The Secretary of State affirmed that Washington would stand by Afghanistan after forcing the Taliban from power last month.
“We will be with you in this current crisis and for the future,” Powell said during a joint news conference with Karzai. “We are committed to doing everything we can to assist you in this time of transition to a new Afghanistan, an Afghanistan where people will be able to live in peace and security.”
The secretary said the U.S. recognized the need to rebuild the war-torn nation from the ground up.
“This country needs everything,” Powell said in an interview with NBC’s “Today” show. “It needs a banking system. It needs a health-care system. It needs a sanitation system. It needs a phone system. It needs road construction. Everything you can imagine.”
In meetings with Afghan officials, Powell pledged the U.S. would make a “significant contribution” at the international aid donor’s conference in Tokyo next week.
The World Bank has estimated it will cost $15 billion over 10 years to rebuild Afghanistan. Powell also said the U.S. is freeing up millions of dollars that were frozen before the fall of the Taliban.
The secretary of state also officially re-opened the U.S. embassy, which resumed operations in mid-December. Powell presented an award to Afghan employees of the State Department who protected and maintained the embassy between its closing in 1989 until 2001.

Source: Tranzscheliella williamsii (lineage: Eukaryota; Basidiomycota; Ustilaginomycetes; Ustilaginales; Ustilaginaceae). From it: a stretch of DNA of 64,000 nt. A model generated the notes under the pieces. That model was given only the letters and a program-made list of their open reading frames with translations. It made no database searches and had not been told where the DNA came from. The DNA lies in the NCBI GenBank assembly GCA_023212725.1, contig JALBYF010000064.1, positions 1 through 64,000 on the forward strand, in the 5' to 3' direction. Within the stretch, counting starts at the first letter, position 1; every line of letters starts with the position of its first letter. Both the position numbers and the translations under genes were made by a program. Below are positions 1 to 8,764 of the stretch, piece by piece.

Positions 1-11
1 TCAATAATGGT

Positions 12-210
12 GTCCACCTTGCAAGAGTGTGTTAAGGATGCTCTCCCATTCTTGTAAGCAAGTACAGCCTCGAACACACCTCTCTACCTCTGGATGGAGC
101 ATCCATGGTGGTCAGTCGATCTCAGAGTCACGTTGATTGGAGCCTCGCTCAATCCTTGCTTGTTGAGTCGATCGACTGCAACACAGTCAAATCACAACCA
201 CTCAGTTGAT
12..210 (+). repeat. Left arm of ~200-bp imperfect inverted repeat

Security was heavy during Powell’s five-hour stay, and security concerns prompted the State Department to hold off announcing the visit until after his arrival in Kabul.
Powell, on an Asian tour dominated by the continuing tension between India and Pakistan, is the highest ranking U.S. leader in the Central Asian country since then-Secretary of State Henry Kissinger visited Afghanistan in 1976.
Karzai said Powell’s visit to Kabul “shows the commitment” of the United States.
“People ask me, ‘Will they (the Americans) stay with us?’ And now I can tell them, ‘Yes,'” Karzai told reporters.